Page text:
The Practical Mac

8 OS X Gotchas

- 2002.02.12 - Tip Jar

Mac OS X is the most advanced operating system on the planet. It is the most stable GUI-based OS. I have recently chronicled two completely successful migrations to OS X, and upgrade "horror stories" are few and far between - especially considering that the upgrade to OS X is essentially a change to an operating system which is, at its very core, fundamentally different from any Macintosh OS that came before.

While no one would seriously challenge these statements, OS X is by no means perfect. Here is a (not necessarily exhaustive) collection of what could best be called "unexpected results" that you might experience upon upgrading to OS X.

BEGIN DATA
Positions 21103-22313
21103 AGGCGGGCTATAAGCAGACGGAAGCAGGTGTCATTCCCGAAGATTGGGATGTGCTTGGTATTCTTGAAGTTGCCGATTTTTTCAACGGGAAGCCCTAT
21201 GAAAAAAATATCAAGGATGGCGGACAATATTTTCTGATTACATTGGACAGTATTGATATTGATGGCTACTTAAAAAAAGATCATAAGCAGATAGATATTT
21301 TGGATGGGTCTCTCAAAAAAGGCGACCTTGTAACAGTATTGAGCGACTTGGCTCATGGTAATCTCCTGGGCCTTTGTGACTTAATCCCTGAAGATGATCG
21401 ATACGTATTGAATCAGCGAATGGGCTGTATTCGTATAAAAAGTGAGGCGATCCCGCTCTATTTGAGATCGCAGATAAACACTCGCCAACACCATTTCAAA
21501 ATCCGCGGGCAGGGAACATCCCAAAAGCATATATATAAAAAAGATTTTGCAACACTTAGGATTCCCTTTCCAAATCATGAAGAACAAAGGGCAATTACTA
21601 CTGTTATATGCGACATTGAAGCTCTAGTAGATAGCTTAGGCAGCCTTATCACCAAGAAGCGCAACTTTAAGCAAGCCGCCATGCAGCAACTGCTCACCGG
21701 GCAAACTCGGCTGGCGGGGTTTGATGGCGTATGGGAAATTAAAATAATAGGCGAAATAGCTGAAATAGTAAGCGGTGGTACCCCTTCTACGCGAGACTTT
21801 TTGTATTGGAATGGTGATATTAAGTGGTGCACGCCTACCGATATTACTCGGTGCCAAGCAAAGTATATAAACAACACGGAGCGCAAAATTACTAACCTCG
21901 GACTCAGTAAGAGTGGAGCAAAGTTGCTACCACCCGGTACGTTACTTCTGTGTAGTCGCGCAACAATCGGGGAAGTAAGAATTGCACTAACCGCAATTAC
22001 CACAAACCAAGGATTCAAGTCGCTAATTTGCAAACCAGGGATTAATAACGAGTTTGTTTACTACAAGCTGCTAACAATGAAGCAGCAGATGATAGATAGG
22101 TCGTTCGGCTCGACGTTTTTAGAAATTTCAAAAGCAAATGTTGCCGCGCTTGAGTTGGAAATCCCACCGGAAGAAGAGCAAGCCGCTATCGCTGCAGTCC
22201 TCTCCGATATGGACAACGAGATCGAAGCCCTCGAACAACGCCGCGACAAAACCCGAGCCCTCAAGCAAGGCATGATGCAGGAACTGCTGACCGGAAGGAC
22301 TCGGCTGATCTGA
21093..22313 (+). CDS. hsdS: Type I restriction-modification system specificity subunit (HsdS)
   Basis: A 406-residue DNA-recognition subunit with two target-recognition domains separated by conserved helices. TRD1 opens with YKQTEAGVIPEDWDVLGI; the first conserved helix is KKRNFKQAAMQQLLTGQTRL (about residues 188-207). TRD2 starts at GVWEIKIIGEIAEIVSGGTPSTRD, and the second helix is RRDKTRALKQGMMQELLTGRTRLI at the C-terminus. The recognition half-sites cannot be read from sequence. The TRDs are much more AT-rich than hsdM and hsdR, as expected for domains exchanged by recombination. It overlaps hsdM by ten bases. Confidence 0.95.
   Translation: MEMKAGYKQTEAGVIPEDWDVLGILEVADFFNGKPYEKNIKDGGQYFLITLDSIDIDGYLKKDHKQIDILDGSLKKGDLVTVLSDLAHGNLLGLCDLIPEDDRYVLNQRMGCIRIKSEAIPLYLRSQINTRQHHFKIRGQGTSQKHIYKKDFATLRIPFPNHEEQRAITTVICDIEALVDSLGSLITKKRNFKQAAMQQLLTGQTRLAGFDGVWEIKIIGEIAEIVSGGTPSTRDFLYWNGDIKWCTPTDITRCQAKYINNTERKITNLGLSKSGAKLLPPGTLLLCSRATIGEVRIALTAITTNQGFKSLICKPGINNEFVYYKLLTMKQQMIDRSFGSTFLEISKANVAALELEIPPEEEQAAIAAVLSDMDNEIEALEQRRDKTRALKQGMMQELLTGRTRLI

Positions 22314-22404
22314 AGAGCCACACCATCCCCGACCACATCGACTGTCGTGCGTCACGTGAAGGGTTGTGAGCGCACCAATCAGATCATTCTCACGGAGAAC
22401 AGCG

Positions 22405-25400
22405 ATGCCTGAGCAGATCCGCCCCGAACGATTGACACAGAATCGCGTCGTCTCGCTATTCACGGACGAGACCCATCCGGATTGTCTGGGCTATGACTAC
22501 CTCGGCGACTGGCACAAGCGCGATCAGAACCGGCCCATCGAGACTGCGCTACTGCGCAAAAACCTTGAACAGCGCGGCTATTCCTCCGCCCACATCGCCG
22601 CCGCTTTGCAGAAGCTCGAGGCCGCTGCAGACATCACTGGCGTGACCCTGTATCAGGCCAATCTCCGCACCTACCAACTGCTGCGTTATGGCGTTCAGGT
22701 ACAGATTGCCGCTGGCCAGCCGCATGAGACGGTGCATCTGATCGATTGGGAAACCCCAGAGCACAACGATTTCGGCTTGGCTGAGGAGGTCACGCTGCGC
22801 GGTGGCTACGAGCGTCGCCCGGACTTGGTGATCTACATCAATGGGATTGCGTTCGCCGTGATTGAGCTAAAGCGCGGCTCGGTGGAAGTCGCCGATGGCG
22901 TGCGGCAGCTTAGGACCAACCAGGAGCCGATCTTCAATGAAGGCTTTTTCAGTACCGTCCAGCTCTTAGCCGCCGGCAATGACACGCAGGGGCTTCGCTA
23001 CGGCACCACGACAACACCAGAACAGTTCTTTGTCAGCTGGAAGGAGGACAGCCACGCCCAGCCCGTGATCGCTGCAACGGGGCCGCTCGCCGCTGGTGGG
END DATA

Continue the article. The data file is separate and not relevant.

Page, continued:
1. Hi-ho, hi-ho, it's off to sync we go.

Not in OS X you won't. The Palm Desktop is still in beta, and no conduit to sync Entourage with your Palm device will exist until Palm Desktop is in general release. Fortunately the people I have spoken to at the Genius Bar expect this to happen soon. If you cannot remember to brush your teeth or eat lunch without your Palm reminding you, now is probably not the best time to upgrade your Mac to OS X.

2. Adobe Acrobat is Carbonized. Sort of.

The Adobe Acrobat 5.0.5 update partially carbonizes this popular application. About all the update really does is allow Acrobat to run natively in OS X. The features which allow you to create a PDF by printing to the Adobe Postscript driver are not available in OS X. You can set up a "virtual printer" and choose to save your document as a PDF. However, this does not give you as much control over PDF creation as the Adobe driver, and I have had several occasions where I needed the additional tweaks that Acrobat would give me. I would expect this to be resolved and Acrobat fully Carbonized in the near future.

3. I can't Print!